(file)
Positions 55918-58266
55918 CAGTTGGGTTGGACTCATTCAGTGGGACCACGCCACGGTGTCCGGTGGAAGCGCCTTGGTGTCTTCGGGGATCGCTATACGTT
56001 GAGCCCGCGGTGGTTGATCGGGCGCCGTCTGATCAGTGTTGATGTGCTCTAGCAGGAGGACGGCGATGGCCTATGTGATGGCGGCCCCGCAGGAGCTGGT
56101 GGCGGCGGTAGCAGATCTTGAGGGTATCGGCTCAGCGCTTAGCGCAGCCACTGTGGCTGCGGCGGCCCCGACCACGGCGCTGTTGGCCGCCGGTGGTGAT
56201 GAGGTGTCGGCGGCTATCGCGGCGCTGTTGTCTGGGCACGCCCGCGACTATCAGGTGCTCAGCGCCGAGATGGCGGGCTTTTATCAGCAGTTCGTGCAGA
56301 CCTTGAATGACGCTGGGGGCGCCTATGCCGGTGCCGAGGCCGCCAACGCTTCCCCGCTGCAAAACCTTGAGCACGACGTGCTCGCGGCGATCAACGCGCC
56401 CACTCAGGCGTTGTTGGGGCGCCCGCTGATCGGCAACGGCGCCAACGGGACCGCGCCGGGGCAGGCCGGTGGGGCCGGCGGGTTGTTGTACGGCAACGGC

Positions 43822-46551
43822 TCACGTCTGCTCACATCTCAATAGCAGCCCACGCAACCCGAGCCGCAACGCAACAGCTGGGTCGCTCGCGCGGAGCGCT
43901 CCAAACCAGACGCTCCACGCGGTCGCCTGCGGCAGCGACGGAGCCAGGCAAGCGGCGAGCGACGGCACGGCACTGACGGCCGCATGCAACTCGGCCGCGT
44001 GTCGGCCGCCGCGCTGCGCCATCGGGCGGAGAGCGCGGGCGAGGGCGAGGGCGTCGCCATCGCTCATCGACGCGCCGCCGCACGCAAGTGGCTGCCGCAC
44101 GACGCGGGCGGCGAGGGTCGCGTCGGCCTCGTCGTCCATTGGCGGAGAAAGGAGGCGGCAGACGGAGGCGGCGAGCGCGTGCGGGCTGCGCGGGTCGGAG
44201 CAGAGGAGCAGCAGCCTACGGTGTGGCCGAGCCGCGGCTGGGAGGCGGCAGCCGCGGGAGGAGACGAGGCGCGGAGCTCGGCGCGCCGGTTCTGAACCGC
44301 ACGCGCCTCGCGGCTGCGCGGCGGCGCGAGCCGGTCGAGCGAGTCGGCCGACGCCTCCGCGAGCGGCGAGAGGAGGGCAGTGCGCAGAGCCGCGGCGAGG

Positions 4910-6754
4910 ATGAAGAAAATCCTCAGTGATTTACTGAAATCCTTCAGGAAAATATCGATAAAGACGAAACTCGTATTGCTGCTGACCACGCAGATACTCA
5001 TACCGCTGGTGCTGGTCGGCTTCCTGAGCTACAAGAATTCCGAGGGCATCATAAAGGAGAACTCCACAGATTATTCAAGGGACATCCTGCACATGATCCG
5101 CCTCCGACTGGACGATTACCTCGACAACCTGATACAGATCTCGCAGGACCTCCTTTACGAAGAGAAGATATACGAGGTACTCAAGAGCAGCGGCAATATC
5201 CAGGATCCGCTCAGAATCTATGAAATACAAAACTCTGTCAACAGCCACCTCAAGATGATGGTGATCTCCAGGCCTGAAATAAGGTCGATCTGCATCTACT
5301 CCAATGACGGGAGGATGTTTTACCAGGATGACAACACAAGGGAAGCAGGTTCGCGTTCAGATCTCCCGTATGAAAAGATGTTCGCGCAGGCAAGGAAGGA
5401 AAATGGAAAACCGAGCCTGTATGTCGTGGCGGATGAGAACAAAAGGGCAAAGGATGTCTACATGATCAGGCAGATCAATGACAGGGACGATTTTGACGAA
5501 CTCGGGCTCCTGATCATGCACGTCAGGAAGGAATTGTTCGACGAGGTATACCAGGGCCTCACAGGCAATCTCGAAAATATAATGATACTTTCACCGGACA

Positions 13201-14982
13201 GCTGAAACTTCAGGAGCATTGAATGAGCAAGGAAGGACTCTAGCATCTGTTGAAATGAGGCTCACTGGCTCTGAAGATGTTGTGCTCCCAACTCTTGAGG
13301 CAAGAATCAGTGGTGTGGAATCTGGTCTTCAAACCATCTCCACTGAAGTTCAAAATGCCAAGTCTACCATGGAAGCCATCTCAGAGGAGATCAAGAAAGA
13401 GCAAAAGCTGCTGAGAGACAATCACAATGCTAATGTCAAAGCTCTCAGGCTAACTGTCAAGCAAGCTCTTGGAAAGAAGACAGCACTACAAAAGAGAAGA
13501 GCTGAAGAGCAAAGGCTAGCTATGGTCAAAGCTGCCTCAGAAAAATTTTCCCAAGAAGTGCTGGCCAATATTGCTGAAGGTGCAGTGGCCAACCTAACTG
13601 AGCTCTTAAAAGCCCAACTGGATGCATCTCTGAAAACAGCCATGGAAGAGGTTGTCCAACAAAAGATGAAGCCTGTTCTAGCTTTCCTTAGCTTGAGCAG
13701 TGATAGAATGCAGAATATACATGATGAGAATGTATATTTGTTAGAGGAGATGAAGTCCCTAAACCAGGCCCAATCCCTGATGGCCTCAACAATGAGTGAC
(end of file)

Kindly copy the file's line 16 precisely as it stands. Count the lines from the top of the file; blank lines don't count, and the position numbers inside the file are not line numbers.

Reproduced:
4910 ATGAAGAAAATCCTCAGTGATTTACTGAAATCCTTCAGGAAAATATCGATAAAGACGAAACTCGTATTGCTGCTGACCACGCAGATACTCA